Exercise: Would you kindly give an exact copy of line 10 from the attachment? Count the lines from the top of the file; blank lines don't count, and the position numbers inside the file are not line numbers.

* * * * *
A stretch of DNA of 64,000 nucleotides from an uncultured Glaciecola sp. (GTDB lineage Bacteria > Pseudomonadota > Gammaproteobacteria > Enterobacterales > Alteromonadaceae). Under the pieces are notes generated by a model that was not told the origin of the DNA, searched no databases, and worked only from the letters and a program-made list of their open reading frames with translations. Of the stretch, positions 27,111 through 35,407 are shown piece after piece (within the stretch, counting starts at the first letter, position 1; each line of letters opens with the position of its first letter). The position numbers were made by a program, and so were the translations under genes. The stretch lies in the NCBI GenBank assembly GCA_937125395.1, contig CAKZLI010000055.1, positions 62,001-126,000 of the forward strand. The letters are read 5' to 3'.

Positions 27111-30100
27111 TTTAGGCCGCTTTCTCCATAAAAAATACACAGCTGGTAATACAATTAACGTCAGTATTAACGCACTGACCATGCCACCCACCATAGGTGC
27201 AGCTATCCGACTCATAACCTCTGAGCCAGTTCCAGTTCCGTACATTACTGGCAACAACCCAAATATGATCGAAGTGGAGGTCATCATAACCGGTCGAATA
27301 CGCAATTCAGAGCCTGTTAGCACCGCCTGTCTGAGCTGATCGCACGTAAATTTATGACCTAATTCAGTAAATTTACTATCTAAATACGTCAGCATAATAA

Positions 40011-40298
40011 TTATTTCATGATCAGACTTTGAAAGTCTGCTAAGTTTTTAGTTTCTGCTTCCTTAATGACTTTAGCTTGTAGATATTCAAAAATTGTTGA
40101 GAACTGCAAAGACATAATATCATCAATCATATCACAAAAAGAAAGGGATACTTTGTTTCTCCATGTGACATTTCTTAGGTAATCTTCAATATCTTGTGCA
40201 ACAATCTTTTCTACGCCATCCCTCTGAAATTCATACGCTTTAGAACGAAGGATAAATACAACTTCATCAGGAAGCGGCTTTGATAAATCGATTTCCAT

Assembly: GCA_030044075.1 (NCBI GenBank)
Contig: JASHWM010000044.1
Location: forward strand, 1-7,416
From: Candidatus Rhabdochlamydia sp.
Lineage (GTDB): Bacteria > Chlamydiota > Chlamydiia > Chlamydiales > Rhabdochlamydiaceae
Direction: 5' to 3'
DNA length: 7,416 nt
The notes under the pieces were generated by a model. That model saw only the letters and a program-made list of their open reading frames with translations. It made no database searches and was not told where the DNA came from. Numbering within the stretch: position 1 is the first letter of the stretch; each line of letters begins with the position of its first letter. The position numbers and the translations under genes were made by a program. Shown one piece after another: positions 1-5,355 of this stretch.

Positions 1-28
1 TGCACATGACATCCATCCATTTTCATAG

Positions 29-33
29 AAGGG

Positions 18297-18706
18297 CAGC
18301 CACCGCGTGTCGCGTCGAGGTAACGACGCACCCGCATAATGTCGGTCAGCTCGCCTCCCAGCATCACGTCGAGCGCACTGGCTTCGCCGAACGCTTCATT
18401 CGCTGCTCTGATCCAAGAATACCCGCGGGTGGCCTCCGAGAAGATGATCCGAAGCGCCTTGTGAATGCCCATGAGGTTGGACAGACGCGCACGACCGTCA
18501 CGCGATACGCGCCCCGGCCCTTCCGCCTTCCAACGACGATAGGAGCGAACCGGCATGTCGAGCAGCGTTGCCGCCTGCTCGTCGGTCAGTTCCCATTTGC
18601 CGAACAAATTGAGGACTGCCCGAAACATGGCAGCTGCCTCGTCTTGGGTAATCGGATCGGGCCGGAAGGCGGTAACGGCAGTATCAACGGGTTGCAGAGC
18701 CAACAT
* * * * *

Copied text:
Assembly: GCA_030044075.1 (NCBI GenBank)